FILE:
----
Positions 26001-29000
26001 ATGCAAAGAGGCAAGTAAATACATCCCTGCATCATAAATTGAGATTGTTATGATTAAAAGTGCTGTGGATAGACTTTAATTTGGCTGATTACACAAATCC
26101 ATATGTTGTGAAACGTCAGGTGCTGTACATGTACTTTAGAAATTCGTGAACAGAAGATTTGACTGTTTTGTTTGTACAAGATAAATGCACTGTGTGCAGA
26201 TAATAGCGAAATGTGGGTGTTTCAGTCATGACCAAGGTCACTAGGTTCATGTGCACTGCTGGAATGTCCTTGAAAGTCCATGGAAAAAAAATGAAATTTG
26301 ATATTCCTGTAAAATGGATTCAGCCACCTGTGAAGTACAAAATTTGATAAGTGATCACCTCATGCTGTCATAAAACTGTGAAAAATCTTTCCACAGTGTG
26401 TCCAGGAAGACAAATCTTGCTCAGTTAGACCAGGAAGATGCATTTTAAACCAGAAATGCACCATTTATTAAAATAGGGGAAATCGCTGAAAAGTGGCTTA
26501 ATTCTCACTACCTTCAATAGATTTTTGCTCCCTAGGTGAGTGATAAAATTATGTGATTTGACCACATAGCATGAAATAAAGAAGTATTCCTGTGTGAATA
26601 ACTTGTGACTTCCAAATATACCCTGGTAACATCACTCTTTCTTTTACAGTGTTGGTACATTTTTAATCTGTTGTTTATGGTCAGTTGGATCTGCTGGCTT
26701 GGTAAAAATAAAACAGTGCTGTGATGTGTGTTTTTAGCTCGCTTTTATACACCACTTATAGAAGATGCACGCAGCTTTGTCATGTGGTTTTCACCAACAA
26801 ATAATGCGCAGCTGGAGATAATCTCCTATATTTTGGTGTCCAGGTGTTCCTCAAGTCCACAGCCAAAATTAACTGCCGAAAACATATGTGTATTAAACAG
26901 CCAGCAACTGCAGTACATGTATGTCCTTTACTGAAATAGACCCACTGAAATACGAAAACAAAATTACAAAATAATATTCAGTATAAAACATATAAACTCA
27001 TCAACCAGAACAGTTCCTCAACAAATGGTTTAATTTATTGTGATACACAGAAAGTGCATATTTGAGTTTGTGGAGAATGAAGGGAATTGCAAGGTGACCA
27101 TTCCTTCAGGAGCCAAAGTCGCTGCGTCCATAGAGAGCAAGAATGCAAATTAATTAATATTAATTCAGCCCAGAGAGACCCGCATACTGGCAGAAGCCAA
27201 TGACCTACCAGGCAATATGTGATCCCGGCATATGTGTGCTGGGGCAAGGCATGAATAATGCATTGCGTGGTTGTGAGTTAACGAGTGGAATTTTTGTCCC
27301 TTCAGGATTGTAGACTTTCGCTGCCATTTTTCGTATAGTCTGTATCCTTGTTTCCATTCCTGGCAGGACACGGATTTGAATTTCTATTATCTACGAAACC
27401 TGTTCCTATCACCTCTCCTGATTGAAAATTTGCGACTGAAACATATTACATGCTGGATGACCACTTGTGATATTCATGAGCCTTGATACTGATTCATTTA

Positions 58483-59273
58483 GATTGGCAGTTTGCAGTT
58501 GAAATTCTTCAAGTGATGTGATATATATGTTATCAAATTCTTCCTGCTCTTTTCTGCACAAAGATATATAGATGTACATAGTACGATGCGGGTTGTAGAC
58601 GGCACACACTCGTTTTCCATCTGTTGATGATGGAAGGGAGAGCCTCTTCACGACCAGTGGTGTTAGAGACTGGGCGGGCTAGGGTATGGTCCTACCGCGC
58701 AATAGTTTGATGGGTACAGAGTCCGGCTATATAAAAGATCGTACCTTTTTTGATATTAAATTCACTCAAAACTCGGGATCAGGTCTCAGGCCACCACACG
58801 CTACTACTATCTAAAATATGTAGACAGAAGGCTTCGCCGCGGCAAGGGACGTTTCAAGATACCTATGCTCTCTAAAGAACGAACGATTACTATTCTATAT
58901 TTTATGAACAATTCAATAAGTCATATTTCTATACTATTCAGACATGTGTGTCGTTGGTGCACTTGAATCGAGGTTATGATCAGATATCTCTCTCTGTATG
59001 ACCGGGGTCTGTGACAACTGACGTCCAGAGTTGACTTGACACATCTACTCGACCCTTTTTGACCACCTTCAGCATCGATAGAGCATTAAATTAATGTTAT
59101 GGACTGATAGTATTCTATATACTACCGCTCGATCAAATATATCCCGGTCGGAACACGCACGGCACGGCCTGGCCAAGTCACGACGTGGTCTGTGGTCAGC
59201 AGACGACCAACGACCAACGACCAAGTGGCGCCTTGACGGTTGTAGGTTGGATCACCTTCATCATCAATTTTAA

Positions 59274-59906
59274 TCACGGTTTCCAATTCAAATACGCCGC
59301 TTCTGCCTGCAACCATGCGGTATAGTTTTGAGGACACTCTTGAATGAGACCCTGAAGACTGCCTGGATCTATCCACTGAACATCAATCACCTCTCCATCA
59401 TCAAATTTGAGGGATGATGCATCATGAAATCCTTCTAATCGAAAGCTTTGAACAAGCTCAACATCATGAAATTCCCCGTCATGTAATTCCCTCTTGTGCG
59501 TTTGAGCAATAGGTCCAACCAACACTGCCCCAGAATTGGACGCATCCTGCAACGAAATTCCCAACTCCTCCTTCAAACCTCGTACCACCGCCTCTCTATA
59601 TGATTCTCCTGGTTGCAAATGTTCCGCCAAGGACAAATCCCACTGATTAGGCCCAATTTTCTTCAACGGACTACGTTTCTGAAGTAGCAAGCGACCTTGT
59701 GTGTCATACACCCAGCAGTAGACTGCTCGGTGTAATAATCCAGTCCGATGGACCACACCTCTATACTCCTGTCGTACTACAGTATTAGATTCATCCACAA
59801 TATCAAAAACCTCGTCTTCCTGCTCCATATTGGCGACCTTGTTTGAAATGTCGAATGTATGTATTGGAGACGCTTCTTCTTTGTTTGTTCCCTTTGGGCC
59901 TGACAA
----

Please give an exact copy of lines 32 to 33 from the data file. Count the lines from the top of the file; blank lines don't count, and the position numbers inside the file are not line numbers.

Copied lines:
59601 TGATTCTCCTGGTTGCAAATGTTCCGCCAAGGACAAATCCCACTGATTAGGCCCAATTTTCTTCAACGGACTACGTTTCTGAAGTAGCAAGCGACCTTGT
59701 GTGTCATACACCCAGCAGTAGACTGCTCGGTGTAATAATCCAGTCCGATGGACCACACCTCTATACTCCTGTCGTACTACAGTATTAGATTCATCCACAA